In the latest example of its creative use of different enforcement tools to obtain monetary relief in the wake of the Supreme Court's AMG opinion, the FTC has resurrected a dormant authority to hold companies accountable, via significant financial penalties, for unfair and deceptive business practices.

This week the FTC announced that it has put 70 for-profit higher education institutions—including some of the largest for-profit colleges and vocational schools across the country—on notice that the agency is scrutinizing false promises made about graduates' job opportunities, earnings prospects, and other career outcomes.

The FTC is resurrecting its Penalty Offense Authority, found in Section 5(m) of the FTC Act, "to deter wrongdoing and hold accountable bad actors who abuse students and taxpayers," according to FTC Chair Lina M. Khan. Under this section of the statute, the FTC can obtain penalties against other entities not party to the original proceeding if it can show the entity had actual knowledge that the act had been found to be unfair or deceptive.

The notices sent by the FTC to the 70 institutions are meant to provide the recipients with such knowledge. Should the school then engage in those acts or practices, the FTC may sue in federal court and seek civil penalties of up to $43,792 per violation. In such a proceeding, the factual question of whether the defendant actually engaged in the deceptive or unfair act or practice is litigated de novo, and the defendant can also move the court to review the determinations of law made by the FTC in the original proceeding.

The FTC has used this authority once in the last 20 years. Commissioner Chopra, who begins his term as the Director of the CFPB on October 8, had championed the use of this authority and identified for-profit colleges as one possible industry for use of this enforcement tool. Other targets, according to Commissioner Chopra, may include multilevel marketing programs, gig economy networks, and fake review and influencer fraud. The press conference announcing this effort was led by him and appears to be his valedictory at the FTC.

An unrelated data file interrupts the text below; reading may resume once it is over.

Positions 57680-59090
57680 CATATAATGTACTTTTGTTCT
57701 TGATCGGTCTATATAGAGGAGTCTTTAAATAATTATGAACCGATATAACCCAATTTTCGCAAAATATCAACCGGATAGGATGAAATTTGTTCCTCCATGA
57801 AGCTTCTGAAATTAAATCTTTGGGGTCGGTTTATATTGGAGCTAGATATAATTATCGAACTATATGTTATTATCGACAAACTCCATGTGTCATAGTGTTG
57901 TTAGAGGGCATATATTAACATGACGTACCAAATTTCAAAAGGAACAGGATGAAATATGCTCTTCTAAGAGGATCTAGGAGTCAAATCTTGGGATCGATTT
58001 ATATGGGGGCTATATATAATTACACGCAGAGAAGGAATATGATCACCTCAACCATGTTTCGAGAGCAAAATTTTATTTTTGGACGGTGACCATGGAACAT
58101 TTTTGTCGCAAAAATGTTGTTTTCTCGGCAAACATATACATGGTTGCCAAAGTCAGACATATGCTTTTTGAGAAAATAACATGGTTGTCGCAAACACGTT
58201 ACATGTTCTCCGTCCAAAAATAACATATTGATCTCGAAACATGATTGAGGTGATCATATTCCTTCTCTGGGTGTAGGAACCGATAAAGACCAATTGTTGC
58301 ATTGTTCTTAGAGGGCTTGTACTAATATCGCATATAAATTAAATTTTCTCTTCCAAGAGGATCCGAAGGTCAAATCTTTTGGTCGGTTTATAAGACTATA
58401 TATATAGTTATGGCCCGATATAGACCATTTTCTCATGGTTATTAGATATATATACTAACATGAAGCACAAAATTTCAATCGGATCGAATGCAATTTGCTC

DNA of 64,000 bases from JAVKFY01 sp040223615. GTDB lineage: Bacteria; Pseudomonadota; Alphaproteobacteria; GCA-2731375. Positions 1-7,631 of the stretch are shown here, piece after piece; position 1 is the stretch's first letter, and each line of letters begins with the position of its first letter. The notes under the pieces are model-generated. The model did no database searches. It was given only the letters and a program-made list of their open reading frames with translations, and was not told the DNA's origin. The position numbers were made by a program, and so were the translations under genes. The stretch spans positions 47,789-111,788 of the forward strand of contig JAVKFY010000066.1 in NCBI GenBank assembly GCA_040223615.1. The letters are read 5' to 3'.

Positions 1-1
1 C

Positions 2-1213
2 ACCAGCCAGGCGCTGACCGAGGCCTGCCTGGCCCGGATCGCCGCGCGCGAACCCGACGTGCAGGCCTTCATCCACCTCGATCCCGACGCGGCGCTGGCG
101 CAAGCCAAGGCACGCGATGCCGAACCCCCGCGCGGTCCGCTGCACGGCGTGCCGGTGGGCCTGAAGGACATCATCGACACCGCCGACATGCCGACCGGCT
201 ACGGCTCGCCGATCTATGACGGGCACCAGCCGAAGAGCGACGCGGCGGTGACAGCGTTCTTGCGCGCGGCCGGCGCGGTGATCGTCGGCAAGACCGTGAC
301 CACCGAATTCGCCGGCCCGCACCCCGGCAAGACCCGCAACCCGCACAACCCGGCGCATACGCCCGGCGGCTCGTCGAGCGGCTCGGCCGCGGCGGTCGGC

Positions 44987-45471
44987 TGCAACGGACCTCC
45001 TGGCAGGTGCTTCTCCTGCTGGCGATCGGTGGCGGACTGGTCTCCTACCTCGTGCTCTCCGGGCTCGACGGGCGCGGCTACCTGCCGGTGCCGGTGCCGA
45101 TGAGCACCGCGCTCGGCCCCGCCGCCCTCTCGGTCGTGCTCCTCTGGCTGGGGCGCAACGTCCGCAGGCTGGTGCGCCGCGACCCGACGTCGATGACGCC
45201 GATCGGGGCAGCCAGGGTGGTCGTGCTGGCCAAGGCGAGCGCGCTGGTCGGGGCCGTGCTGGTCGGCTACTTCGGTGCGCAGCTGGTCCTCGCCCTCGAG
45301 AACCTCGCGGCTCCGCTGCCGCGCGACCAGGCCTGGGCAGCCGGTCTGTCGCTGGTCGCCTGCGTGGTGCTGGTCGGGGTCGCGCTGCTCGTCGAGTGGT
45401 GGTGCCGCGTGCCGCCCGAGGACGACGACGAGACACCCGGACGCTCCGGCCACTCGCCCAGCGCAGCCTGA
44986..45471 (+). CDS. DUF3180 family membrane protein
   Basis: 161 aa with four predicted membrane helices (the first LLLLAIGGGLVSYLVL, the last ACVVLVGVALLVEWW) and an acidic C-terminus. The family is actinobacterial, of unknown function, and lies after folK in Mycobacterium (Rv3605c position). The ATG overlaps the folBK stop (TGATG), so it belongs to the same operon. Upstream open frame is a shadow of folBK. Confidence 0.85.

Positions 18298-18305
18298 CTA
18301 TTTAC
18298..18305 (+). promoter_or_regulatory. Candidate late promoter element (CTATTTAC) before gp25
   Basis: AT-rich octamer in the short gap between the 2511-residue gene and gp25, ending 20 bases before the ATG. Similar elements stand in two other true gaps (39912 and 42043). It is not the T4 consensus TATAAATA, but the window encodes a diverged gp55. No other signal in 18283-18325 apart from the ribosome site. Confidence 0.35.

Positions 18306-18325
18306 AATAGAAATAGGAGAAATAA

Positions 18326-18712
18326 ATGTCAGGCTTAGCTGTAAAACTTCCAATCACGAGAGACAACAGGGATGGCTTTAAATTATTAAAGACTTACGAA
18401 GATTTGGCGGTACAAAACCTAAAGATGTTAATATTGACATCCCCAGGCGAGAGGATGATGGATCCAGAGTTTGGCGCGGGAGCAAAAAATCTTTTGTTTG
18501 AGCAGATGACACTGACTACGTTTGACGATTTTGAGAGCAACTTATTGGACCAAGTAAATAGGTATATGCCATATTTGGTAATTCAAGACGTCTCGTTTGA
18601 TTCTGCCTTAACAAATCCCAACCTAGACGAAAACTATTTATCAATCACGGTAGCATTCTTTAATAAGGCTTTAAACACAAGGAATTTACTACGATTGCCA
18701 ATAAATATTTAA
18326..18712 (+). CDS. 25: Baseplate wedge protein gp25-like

Practices outlined in the FTC notices include claims about:

  • whether a particular career field is in demand;
  • the percentage of graduates who obtain jobs in their chosen field; and
  • the amount of money a graduate can expect to earn, among others.

The notices cite several old administrative cases brought by the FTC against for-profit institutions in which it found similar practices unlawful. The notice and a sample cover letter sent to recipients can be found on a new FTC webpage.

It remains to be seen how far the FTC will reach with its Penalty Offense Authority, including what other industries the FTC will target. While Chairperson Khan warns that the FTC will "be monitoring [the education market] carefully," that focus may very well extend beyond schools to, for instance, operators of education lead generators who engage in online marketing and send leads to such institutions. The FTC advises "companies involved in the education marketplace" to "conduct a careful assessment to make sure their practices are lawful" and cautions more generally that "the FTC will use every tool at its disposal to protect consumers from deceptive and unfair practices."

Whether this is the beginning of a wave of such efforts by the FTC or an anomaly remains to be seen and may depend on what happens to the FTC's 13(b) authority in Congress. For now, companies in the for-profit education space would be wise to get smart on these issues.

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